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Interesting Article About Antidepressant Addiction

Discussion in 'Social' started by kimG, Aug 6, 2006.

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  1. kimG

    kimG Well-Known Member

    Found this article while surfing the 'net. Thought people here would be interested in it. What do you all think??

    From Yahoo!

    Antidepressants prove addictive to some

    By MATT CRENSON, AP National Writer

    When Gina O'Brien decided she no longer needed drugs to quell her anxiety and panic attacks, she followed doctor's orders by slowly tapering her dose of the antidepressant Paxil. The gradual withdrawal was supposed to prevent unpleasant symptoms that can result from stopping antidepressants cold turkey. But it didn't work.

    "I felt so sick that I couldn't get off my couch," O'Brien said. "I couldn't stop crying."

    Overwhelmed by nausea and uncontrollable crying, she felt she had no choice but to start taking the pills again. More than a year later the Michigan woman still takes Paxil, and expects to be on it for the rest of her life.

    In the almost two decades since Prozac — the first of the antidepressants known as SRIs, or serotonin reuptake inhibitors — hit the market, a number of patients have reported extreme reactions to discontinuing the drugs. Two of the best-selling antidepressants — Effexor and Paxil — have led to so many complaints that some doctors avoid prescribing them altogether.

    "It's not that we never use it, but in the end I will tend not to prescribe Effexor or Paxil," said Dr. Richard C. Shelton, a psychiatrist at the Vanderbilt University School of Medicine. Shelton has received grant support from the makers of both drugs and consulted for a number of other pharmaceutical companies.

    Patients report experiencing all sorts of symptoms, sometimes within hours of stopping their medication. They can suffer from flu-like nausea, muscle aches, uncontrollable crying, dizziness and diarrhea. Many patients suffer "brain zaps," bizarre and briefly overwhelming electrical sensations that propagate from the back of the head.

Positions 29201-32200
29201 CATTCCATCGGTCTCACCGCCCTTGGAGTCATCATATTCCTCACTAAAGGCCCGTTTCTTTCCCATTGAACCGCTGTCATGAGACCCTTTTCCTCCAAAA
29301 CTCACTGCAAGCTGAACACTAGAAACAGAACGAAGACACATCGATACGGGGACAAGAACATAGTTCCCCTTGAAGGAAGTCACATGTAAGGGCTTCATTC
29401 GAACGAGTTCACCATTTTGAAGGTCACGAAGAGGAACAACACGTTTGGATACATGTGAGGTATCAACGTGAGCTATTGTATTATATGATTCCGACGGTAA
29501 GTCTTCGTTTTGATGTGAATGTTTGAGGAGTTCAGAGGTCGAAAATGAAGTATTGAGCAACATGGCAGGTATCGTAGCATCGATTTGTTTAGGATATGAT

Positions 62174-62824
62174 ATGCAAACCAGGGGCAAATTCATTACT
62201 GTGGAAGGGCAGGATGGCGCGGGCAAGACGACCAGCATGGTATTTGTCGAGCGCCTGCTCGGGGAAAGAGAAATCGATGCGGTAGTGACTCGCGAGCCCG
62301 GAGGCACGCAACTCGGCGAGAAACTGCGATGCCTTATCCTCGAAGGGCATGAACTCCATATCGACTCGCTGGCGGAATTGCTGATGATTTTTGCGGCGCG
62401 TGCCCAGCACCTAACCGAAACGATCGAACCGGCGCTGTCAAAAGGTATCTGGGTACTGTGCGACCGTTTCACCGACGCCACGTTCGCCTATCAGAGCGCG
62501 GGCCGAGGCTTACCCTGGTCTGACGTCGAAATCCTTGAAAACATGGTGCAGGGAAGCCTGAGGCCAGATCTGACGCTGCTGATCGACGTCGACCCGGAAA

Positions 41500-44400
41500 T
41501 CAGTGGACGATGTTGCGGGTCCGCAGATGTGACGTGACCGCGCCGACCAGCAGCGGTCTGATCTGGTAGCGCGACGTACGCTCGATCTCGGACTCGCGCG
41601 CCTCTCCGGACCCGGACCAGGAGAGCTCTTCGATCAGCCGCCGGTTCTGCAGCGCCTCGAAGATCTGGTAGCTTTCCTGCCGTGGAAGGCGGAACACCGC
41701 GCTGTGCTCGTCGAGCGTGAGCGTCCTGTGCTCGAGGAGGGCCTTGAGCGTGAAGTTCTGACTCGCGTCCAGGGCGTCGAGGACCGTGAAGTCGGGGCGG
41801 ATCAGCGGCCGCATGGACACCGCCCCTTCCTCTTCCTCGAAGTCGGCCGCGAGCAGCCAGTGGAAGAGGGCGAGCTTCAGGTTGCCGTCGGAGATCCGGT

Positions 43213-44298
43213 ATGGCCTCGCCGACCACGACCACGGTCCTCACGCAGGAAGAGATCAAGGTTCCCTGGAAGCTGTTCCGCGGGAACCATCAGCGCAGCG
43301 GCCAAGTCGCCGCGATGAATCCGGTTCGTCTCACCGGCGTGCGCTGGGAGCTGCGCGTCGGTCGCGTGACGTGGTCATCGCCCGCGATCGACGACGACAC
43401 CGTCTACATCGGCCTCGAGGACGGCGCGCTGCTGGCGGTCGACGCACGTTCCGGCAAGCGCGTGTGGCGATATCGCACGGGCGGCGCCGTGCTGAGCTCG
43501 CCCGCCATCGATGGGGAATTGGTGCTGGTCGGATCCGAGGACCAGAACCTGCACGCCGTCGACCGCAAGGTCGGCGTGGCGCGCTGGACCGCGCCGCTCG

Though not exactly painful, they are briefly disorienting and can be terrifying to patients who don't know what they are experiencing. There are case reports of people who have just quit antidepressants showing up in hospital emergency rooms, thinking they are suffering from seizures.

    Toni Wilson certainly didn't know how unpleasant going off Zoloft could be when her doctor recently switched her to Wellbutrin, telling her that the new drug would "take the place of" the old one. The two antidepressants actually work on entirely different neurochemical systems, so going straight from one to the other was equivalent to quitting Zoloft cold turkey.

    "After about three days I felt real anxious and irritable," the Kansas woman said in an e-mail message. "I would shake, not eat much, it felt like little needles in my body and head."

    Cases like Wilson's would be virtually nonexistent if physicians took more care in weaning their patients off antidepressants, said Philip Ninan, vice president for neuroscience at Wyeth, the maker of Effexor.

    "The management of discontinuation symptoms is relatively easy if you know about it," Ninan said, and noted that Wyeth had made efforts to educate both physicians and patients.

    Yet surprisingly few doctors know enough about SRI discontinuation to manage it effectively. A 1997 survey of English doctors found that 28 percent of psychiatrists and 70 percent of general practitioners had no idea that patients might have problems after discontinuing antidepressants. Awareness may have increased since then, but the phenomenon is so little studied that no one has done the necessary research to find out.

    The condition's prevalence is equally mysterious. Studies put the rate at anywhere from 17 percent to 78 percent for the most problematic drugs.

    So little is known about it that researchers aren't even exactly sure what causes the symptoms. It may be related to the fact that the brain chemical affected by most of the antidepressants on the market today, serotonin, does a lot more than regulate mood. It is also involved in sleep, balance, digestion and other physiological processes. So when you throw the brain's serotonin system out of whack, which is essentially what you're doing by either starting or discontinuing an antidepressant, virtually the whole body can be affected.

    Generally the drugs that are metabolized most quickly cause more severe symptoms, Shelton said. Effexor, which breaks down in a period of hours, is one of the worst SRIs in that regard; Prozac, which has a half-life of about a week, is considered the best.

    Some doctors have been able to minimize withdrawal symptoms in patients who are quitting Effexor or Paxil by gradually switching them over to Prozac, then tapering them off the more easily discontinued drug.